I wholeheartedly agree that black students need to be taught by black teachers. This is does not inherently imply that black students should only be taught by black teachers, but that in order for them to thrive and survive in a society that often de-values their lives and denigrates their culture, they must experience some places of respite within their educational journey. Places and spaces where they can develop a complete, wholesome, positive sense of their identity and their culture. A teacher who shares the same racial and cultural identity as their students has the unique potential to help them navigate the minefields of micro-agressions and overt racism without becoming embittered and/or rejecting the education being offered to them in a silent (or not so silent) protest to what, in their minds, amounts to cultural genocide, at best, or dehumanization at worst.

    That being said, even though I truly believe black teachers have the potential to educate black students in a uniquely positive, culturally responsive way, there are other factors that may hinder or diminish their ability to do so. One such hindrance is a subconscious tendency to favor those students whose socioeconomic status more closely resembles their own. Often this tendency produces the exact opposite effect on the academic and social development we would desire to see in black students. Behavior such as this has been shown to facilitate a downward academic spiral for black students, which defeats the purpose of a culturally responsive education.

    Black teachers who have themselves successfully overcome the obstacles of racism, stereotypes, profiling, social and socioeconomic stigma, and countless microaggresions can, not only teach black students how to survive in an academic setting, but also teach them life lessons on how to maintain balance and achieve academic excellence while honoring and embracing all facets of their cultural identity. What is key is that these teachers continue the fight against these obstacles and hindrances in their own lives on a continuing basis, so as not to forget how to overcome them. After that, they must fulfill the obligation to pass the knowledge on.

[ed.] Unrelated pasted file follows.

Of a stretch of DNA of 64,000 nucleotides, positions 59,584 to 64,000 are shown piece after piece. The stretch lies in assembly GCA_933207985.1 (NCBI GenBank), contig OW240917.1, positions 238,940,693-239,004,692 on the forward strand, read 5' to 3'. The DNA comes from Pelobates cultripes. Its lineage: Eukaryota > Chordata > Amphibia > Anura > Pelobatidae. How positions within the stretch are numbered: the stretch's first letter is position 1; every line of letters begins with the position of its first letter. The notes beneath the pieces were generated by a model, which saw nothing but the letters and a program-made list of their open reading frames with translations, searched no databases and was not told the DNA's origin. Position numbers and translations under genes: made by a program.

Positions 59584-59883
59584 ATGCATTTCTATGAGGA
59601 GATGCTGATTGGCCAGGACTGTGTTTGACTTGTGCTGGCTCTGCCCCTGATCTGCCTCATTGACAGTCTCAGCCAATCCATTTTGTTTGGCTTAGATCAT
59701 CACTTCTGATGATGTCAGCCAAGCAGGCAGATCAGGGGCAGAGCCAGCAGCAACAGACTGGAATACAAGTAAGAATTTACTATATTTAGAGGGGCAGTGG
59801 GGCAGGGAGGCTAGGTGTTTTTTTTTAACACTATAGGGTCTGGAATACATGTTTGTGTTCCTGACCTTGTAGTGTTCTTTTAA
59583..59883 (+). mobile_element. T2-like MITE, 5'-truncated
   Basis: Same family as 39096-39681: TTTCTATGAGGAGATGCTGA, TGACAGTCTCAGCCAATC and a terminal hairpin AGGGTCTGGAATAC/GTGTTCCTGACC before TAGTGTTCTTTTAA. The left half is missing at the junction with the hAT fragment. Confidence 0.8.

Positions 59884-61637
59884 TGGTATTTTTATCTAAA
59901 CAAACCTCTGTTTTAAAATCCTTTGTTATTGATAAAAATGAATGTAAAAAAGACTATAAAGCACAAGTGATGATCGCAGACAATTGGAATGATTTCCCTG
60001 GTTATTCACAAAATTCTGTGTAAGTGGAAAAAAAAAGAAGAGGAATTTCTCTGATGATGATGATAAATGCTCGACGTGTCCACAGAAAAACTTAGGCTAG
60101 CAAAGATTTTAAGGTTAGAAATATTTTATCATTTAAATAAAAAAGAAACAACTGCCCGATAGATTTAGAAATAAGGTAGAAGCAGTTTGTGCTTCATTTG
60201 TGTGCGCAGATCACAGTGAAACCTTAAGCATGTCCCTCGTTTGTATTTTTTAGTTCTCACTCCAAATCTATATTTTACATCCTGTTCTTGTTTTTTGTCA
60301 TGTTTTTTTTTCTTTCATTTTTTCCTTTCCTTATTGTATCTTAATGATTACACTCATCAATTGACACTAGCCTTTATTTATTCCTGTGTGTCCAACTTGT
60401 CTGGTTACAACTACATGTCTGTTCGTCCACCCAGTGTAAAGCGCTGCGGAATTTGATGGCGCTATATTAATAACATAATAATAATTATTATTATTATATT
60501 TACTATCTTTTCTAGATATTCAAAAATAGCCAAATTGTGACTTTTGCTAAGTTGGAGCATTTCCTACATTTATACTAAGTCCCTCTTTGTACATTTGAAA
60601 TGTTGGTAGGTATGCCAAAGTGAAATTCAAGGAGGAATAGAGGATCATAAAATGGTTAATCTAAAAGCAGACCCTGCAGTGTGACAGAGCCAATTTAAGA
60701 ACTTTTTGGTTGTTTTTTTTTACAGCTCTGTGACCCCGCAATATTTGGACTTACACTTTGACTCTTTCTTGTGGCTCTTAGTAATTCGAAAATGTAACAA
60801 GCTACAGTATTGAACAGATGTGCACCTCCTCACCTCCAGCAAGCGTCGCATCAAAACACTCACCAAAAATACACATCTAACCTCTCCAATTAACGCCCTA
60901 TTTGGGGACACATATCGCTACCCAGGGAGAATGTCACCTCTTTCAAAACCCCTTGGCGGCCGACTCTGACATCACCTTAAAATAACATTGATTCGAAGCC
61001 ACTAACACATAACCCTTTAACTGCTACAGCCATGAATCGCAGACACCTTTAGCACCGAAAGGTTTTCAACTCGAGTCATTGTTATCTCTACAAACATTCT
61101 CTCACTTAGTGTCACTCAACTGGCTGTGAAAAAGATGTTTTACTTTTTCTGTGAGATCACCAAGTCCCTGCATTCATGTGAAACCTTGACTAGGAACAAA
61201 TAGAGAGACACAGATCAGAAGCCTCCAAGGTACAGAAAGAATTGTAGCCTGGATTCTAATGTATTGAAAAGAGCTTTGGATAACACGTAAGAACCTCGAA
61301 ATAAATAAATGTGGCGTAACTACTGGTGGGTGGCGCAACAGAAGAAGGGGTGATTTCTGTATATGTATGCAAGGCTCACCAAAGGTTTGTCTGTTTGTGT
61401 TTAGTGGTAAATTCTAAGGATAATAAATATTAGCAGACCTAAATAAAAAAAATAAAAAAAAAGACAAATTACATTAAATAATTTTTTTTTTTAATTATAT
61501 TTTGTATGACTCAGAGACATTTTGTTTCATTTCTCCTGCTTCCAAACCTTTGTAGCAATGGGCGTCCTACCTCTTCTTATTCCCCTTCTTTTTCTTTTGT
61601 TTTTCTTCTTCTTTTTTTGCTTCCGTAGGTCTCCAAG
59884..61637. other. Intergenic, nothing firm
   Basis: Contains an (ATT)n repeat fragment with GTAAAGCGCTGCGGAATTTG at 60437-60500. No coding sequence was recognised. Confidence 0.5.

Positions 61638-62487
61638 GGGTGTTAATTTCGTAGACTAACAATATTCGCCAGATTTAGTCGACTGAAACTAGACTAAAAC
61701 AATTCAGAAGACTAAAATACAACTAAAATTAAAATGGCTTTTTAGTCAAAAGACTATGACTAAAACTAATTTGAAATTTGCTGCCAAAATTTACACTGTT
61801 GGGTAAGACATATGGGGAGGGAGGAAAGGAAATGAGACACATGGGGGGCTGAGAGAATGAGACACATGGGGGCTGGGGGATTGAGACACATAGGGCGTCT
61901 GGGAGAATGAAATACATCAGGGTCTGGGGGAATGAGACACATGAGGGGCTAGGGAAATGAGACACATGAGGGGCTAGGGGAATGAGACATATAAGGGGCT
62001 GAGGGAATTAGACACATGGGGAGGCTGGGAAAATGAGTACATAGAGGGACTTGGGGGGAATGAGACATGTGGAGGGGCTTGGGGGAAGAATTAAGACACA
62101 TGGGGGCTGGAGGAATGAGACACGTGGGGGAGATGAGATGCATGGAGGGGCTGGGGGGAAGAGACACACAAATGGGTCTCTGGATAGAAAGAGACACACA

3. J.Walker
    J.Walker says:

    I believe students should be taught by “teachers” regardless of color. As an educator I have observed black and white teachers who have not met the academic or behavior needs of students. Just because you are black does not mean a teacher will better serve black students. A teacher (whether black or white) must be able to recognize his or her biases and have a true commitment to educating children especially African Americans (greatest need academically and behaviorally). I do believe students should have a balanced perspective and this comes with having a wide range of teachers ( black and non-black/male and female). What is critical is the teacher establishing a rapport with students, letting them know he/she care, embracing differences, being fair, and holding students accountable for academics and behavior should be the focus not whether the teacher is black or white).

  4. Rae
    Rae says:

    Yes, often times teachers of color relate to students of color in unique ways. This article offers a great perspective regarding the student and teacher relationship. However,
    regardless of ethnicity, it is important that teachers are able to relate to students and effectively communicate with them.

  5. Kim Truslow
    Kim Truslow says:

    I can see the value in students of color having teachers of color; however, I also believe that having conversations about race and how racial identity influences how students learn can open the door for teachers of all color (or those with white privilege) to be able to effectively teach students of color. In other words, believing that all black children must have black teachers to be successful is simply not true, nor realistic. Instead, as a leader, it is critical for me to engage teachers in dialogue and for us all to examine our beliefs, perceptions, and actions about teaching students of color.